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Music

How one Pink Floyd song incredibly helped David Gilmour to quit smoking

It’s essential to stop smoking: I quit in 2019 at 26 and have never looked back. The long-term effects are awful, leading to poor health, a rise in expense and wastage across the world. It’s not easy for people to quit smoking and it must be rougher for musicians, who are surrounded by smoke at every turn.

George Harrison struggled with the cigarettes returning to them whenever he faced personal duress in his life, as did John Deacon, the fiery bass player for Queen. The cigarettes are also said to worsen our voices, and listening back to his vocals, David Gilmour noticed an audible cough, causing him to quit smoking.

The cough can be heard on ‘Wish You Were Here’, which otherwise features one of Gilmour’s most fragile and tender vocals, on a ballad that represented the change in tone for the band. They had weathered the departure of Syd Barrett, the band’s founder and primary songwriter, and bassist Roger Waters was experiencing greater turmoil as his marriage was falling apart all around him. ‘Wish You Were Here’ embodied this sense of change, both as a political and intellectual statement.

Moreover, the song formed part of the band’s seventh release, seated between the sprawling anthems ‘Shine On You Crazy Diamond’ and ‘Welcome To The Machine’. The song is rich with depth, pathos and meaning, although it earned an entirely new reading when it was performed at the London Olympics in 2012. Nick Mason played drums and he was assisted by singer-songwriter Ed Sheeran, Richard Jones of The Feeling and Mike Rutherford of Genesis.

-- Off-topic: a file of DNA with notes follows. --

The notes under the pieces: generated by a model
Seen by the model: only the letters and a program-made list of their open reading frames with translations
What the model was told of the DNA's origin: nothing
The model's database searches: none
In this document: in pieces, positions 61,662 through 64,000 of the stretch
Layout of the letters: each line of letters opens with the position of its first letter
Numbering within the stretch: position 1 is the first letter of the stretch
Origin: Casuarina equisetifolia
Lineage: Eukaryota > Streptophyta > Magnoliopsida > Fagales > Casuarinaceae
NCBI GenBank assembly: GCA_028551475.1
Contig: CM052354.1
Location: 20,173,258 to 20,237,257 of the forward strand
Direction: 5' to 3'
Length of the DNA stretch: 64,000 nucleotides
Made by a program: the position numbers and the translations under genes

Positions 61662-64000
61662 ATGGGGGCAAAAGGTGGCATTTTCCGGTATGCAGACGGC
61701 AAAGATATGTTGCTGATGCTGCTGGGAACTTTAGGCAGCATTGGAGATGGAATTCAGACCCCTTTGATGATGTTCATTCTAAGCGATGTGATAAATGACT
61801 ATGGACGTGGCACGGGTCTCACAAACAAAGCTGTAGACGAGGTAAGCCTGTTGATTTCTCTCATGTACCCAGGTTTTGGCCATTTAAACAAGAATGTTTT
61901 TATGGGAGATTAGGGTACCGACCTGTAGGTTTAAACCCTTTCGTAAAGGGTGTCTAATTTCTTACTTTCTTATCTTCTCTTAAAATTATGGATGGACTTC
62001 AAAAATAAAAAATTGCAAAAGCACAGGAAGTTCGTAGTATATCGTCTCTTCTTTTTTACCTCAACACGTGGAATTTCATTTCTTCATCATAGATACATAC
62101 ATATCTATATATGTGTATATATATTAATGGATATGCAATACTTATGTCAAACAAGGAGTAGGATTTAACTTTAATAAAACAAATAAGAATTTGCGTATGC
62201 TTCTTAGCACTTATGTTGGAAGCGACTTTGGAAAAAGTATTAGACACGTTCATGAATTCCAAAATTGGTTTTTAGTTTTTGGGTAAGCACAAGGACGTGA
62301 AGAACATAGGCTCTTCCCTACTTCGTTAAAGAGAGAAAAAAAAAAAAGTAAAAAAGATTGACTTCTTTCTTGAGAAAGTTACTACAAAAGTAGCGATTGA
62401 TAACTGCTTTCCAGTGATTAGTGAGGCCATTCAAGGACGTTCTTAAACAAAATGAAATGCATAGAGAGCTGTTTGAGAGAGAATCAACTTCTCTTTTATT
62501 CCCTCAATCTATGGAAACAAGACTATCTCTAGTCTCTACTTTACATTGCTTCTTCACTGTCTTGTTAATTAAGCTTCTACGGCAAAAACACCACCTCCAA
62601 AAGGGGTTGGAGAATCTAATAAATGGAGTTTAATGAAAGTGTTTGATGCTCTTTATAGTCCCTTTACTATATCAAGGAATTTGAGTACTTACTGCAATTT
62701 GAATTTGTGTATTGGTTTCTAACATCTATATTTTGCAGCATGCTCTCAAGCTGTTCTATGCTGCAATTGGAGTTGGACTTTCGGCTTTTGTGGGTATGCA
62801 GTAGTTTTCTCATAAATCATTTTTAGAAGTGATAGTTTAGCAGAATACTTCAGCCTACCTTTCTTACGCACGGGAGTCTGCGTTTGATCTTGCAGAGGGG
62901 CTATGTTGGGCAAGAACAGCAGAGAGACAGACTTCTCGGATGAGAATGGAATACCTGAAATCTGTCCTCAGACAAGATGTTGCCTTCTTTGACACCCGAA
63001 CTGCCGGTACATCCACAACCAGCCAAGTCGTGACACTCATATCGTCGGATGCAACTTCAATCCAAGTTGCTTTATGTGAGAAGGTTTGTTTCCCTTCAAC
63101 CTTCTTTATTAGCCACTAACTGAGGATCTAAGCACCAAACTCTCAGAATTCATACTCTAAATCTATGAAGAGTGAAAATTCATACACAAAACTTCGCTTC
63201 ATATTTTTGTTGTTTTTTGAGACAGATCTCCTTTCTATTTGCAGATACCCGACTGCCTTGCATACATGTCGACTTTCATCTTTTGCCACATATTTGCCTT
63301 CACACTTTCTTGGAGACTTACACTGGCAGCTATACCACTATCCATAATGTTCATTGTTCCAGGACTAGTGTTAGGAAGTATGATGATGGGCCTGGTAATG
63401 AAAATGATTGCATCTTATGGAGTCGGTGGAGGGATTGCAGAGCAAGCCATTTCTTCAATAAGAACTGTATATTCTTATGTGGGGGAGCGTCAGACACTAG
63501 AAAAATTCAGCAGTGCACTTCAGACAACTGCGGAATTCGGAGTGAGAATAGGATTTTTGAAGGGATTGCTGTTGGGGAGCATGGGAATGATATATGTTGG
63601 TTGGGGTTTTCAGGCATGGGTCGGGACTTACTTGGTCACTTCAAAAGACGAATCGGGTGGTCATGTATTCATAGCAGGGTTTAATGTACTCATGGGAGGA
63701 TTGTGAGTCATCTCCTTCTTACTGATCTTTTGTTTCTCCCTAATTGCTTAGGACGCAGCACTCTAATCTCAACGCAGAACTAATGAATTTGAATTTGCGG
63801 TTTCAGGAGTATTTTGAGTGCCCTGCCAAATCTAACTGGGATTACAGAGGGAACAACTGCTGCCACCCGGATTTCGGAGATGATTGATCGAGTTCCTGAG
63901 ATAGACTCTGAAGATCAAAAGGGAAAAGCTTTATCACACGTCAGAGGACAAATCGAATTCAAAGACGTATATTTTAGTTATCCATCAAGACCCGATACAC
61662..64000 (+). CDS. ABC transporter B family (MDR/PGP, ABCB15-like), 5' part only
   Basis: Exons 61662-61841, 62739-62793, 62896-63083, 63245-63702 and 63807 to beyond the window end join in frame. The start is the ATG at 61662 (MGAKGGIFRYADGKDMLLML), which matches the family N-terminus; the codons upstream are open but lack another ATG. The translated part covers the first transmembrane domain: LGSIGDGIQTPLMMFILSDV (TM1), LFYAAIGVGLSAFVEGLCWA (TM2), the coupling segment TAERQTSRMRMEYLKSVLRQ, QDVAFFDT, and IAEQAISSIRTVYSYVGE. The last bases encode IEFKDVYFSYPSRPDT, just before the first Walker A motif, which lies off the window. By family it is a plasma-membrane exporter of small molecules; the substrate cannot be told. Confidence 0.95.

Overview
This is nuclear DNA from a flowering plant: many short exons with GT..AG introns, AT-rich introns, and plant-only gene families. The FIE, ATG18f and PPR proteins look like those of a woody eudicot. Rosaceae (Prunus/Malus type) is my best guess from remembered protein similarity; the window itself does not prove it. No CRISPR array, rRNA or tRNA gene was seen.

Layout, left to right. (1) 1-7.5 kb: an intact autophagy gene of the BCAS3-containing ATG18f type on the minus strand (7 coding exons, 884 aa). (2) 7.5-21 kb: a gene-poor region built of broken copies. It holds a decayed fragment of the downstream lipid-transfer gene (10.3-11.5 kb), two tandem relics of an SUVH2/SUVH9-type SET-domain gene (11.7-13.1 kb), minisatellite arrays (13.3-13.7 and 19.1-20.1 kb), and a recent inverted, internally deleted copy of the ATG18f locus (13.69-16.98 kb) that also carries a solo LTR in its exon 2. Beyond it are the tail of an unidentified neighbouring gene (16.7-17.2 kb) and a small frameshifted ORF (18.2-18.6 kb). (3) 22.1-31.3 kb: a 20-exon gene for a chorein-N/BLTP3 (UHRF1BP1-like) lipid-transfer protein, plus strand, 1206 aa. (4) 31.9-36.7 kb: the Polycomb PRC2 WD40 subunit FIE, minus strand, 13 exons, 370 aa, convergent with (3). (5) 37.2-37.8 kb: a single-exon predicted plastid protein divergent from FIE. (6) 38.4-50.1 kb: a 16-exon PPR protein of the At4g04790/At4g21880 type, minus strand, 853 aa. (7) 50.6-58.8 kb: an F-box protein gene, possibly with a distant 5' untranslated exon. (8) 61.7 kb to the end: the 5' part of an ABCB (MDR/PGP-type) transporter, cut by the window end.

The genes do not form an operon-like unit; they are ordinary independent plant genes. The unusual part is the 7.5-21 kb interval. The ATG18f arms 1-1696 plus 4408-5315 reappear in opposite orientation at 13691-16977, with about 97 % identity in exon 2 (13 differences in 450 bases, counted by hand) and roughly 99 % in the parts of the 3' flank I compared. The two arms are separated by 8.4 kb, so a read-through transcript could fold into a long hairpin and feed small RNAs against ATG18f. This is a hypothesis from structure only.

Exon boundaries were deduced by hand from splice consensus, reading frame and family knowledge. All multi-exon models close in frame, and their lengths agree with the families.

There, it stood as a celebration of community, when it was first unveiled to the public as a tune of absence and understanding of the harder edges of life. Suddenly a tune about divorce was a celebration of the kindred spirit.
And in its own idiosyncratic way, the song could outlive the passing of trends and the passage of time. In its own strange way, the song presented the changing tides, turning from a song about loneliness to a song about compassion and community, surviving the changing tide of public perception and opinion.

And it was definitely strong enough to withstand the presence of a gargled cough, adding an authenticity to the humanity and realism that emanates from the lyrical content, as well as the cascading melody. Such is the power of the track, it presides over the cascading rhythms to present something haughty, ugly and towering. And for Gilmour, it was proof he needed to move on from cigarettes, leaving them behind like the memories, madness and former bandmates that were bringing him closer to his sense of internal purpose.

Searching for an answer, he found one on the audio, and found a way to let go of the nicotine, joining a wide array of recovering cigarette addicts, and sings as beautifully and purposefully as ever. And there it is, that’s his reason to quit. I hope one day you find yours, because life is a lot easier when there’s less smoke around.

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